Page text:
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Rural Chinese Christians go the extra mile for their faith

BIBLE SOCIETY NEWS | Andrea Rhodes 

October 2015

Very early every Sunday morning, Simei Tong sets out from her small house in the mountains. She walks for two hours, along narrow, winding pathways and village lanes, until she gets to the home of her blind friend, Zhou Maoying. Taking hold of her arm, she carefully guides her as they walk for another hour. (Watch the video below.)

When they reach Luo Shui village where their little church is located, they have one more hurdle to overcome: they have to cross a stream by wobbling across a series of stepping stones. Their friend Yang Jinying, who also takes two hours to get to church, recently slipped and broke her arm while crossing the stream.

Simei Tong leading her blind friend, Zhou Maoying, across the stream by their church.

Simei Tong leading her blind friend, Zhou Maoying, across the stream by their church.

Li Yue Ying, 47, makes her long journey to the church each week carrying her two-year-old niece, Li Si Ling, on her back. She says the journey is worth it because she is nourished in her faith through the Christian fellowship there. She became a Christian in 1998, through a friend, Wu Qiang Jin.

“When I became a Christian I started reading the Bible and attending this church,” she says. “But it’s two hours walk from my village, so, when some people invited me to attend a church closer to my home, I agreed. But then I realised they weren’t teaching the truth. They use the Bible but they have strange rules and beliefs, one of which is that Jesus has already returned.

“Because I read my Bible regularly I knew that what they were saying was wrong, so I left and came back to this church.”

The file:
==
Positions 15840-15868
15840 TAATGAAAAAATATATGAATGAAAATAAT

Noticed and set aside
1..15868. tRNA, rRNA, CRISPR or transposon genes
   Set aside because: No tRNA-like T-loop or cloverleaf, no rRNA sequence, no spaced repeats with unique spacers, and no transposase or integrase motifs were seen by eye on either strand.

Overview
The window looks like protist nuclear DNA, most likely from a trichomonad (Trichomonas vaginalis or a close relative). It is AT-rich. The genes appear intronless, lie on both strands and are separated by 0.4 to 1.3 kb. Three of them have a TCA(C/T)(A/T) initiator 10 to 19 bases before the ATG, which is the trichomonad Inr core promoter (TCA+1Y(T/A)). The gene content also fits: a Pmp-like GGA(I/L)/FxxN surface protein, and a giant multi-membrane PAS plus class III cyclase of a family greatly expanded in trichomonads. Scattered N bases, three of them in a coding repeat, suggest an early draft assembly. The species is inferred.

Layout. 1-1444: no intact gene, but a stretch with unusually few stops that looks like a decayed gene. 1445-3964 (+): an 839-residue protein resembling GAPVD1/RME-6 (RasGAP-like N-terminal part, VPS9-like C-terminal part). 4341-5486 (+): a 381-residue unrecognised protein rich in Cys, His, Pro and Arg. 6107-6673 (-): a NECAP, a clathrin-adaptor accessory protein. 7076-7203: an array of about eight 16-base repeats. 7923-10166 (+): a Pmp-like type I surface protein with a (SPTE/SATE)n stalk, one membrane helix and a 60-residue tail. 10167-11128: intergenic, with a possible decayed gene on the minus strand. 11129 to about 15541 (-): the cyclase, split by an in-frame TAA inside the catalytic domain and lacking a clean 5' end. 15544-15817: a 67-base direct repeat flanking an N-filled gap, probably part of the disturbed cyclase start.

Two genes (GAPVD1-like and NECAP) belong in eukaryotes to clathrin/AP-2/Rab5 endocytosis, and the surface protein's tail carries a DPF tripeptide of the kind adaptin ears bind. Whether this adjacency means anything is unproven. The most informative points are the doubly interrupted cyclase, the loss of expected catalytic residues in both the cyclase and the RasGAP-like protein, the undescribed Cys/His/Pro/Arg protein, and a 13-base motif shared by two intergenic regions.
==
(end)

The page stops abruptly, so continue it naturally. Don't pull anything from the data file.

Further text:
Li Yue Ying carries little Li Si Ling on her back as she walks hours to get to and from church each Sunday.

Li Yue Ying carries little Li Si Ling on her back as she walks hours to get to and from church each Sunday.

Luo Shui church has around 70 members, many of whom came to faith through Wu Qiang Jin. They are all farmers who need to work the land, so only around 30 people – mostly women – are able to come to church each week.

Wu Qiang Jin is described by her fellow church members as a ‘born evangeliser’, but she shrugs off this praise and sighs.

“The sects around here are attracting many people,” she says. “I’ve been to meet some of their leaders to invite them to our church but they won’t come.”

Nevertheless, she and the other faithful church members continue to meet together each week to sing, pray and read their Bibles together, under the leadership of Tong Xin Jun, 40, a quiet man who serves his little congregation with kindness and concern.

The little church in Luo Shui has grown to 70 members, thanks to Wu Qiang Jin (centre), who is described as a ‘born evangeliser’. Li Yue Ying (left) and Wu Xiu Ying (right) are some of the many who became Christians through her.

The little church in Luo Shui has grown to 70 members, thanks to Wu Qiang Jin (centre), who is described as a ‘born evangeliser’. Li Yue Ying (left) and Wu Xiu Ying (right) are some of the many who became Christians through her.

“I went to church because I was looking for comfort,” says Wu Xiu Ying, 58, who became a Christian in 1983. “I was in great distress because I was ill and couldn’t afford treatment. In church, people prayed for me and I immediately felt peaceful and released by God’s love for me.

“Wu Qiang Jin took me to the church in town to buy a Bible soon afterwards. To my surprise, it was affordable! My favourite part of the Bible is Psalm 47. Unfortunately my eyes are failing but I can still read a little.”

Tong Xin Jun, the church’s leader, helps Simei Tong find the right page in her new Bible.

Tong Xin Jun, the church’s leader, helps Simei Tong find the right page in her new Bible.

Like Wu Xiu Ying, many members of the congregation bought their Bibles years ago and they are now well-used and, in some cases, falling apart. That is why they were delighted to receive new Bibles when members of United Bible Societies visited them in their church.

The Bibles were provided through the Bibles for China’s Millions project, which keeps Bibles affordable by funding the cost of Bible paper for the distribution of Bibles by the Church in China. You can help give Bibles to the millions in China who want one, by donating today. 

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Top image: Simei Tong leading her blind friend, Zhou Maoying, across the stream by their church. Source: United Bible Societies 2015. 

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